When we talk about bonuses, we refer to an extraordinary amount, which is deposited in the employee's account. A cash bonus may be given either after an goal has been achieved – that is, when one or more conditions are met. And a bonus can be given as a cash amount, which will be transferred to employees on a given date.
The terms of the bonus hold significance
In most cases, a requirement for the bonus has been agreed in writing. This may be for example:
- that the employee, department or entire company must obtain a specific revenue in a given period
- that the number of customer inquiries has increased
- or any other parameter.
Once the condition is met, it triggers a bonus. The bonus can be agreed as a fixed amount or as a percentage of a given amount (often revenue or profits).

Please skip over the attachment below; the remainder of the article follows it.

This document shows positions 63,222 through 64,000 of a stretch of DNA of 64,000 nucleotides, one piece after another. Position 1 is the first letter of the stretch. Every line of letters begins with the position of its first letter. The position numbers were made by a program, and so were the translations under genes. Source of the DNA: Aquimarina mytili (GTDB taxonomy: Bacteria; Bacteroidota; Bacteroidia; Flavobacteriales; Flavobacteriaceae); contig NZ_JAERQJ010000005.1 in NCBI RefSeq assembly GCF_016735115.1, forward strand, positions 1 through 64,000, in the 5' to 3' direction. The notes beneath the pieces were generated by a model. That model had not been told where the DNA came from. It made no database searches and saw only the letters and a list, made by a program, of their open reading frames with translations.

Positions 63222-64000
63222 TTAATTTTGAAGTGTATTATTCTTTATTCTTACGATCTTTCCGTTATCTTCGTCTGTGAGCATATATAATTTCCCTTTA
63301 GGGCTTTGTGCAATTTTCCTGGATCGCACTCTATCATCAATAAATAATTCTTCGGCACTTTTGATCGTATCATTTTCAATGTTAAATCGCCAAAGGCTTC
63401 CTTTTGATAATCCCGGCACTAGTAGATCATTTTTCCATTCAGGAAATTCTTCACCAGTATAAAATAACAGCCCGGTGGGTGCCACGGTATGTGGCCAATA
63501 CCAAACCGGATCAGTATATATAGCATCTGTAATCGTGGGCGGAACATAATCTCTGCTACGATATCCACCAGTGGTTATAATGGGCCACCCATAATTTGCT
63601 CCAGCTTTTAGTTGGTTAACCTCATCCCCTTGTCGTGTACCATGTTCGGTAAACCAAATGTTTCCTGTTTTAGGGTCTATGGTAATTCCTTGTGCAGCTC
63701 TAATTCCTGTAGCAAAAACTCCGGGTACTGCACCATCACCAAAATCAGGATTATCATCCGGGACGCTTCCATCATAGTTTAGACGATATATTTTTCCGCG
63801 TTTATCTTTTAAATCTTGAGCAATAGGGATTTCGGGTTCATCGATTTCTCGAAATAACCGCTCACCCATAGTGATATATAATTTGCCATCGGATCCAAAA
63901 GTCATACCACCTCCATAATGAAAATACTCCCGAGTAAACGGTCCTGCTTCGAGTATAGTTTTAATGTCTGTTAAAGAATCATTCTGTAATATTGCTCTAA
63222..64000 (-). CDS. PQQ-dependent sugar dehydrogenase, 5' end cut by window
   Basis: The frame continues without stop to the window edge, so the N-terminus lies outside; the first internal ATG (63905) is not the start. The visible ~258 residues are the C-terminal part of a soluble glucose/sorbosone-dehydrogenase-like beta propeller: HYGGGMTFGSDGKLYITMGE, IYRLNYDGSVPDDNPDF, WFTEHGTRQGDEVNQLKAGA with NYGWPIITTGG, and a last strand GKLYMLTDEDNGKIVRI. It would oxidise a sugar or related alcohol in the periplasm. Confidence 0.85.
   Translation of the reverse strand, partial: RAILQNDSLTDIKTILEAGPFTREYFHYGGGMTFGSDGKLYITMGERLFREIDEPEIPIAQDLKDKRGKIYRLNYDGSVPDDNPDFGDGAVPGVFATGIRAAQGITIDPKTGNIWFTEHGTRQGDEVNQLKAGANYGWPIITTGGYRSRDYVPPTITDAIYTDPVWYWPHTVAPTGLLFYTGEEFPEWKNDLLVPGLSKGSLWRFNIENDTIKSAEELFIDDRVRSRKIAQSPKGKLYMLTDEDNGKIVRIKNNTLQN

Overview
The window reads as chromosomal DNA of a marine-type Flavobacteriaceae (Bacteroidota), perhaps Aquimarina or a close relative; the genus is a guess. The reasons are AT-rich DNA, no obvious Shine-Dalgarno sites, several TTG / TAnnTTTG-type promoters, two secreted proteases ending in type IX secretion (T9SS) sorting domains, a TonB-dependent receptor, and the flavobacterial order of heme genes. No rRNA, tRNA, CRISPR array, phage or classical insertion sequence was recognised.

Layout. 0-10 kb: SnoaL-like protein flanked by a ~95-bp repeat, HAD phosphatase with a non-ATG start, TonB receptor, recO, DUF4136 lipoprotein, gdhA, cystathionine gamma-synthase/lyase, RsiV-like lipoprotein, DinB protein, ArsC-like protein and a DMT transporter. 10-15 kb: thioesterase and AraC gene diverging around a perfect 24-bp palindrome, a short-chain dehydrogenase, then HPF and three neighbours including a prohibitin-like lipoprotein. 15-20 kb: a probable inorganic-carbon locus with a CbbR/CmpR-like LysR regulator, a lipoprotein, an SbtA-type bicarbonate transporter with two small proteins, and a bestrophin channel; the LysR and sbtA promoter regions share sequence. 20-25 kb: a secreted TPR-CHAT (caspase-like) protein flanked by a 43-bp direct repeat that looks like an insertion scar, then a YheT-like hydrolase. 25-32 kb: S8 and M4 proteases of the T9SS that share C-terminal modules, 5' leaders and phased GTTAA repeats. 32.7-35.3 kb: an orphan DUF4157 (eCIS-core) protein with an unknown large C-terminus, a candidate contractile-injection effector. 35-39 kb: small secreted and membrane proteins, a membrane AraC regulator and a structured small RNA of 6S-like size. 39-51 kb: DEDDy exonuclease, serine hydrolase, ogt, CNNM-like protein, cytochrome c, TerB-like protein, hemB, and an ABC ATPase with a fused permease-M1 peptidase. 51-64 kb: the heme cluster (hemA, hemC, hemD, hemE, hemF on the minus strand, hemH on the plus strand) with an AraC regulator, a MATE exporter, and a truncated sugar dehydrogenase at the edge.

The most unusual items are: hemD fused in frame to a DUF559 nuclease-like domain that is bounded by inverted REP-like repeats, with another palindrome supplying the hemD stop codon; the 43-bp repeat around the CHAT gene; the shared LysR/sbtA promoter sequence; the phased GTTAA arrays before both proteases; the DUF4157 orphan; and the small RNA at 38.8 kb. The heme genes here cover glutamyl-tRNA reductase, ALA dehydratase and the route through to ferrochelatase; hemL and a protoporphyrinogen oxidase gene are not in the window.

When must a bonus be taxed?
A bonus must be taxed under the applicable rules of the Danish Act on Taxation at Source (income tax and labour market contributions). But when, exactly, should taxation take place?
Here, tax law distinguishes between whether the terms of the bonus are formalities, or whether there is real uncertainty as to when and whether the terms are met.
In the first case, in a hypothetical example we may consider a company, which has as a condition that the employee is employed on the bonus payment date.
Formality or uncertainty
In the case of a condition, which in nature is a mere formality, the bonus is taxed as soon as the agreement regarding the bonus is entered into.
If, however, there is real uncertainty as to whether the condition can be met, taxation will only take place when all conditions are met. That is, when the sales target or the like has been reached.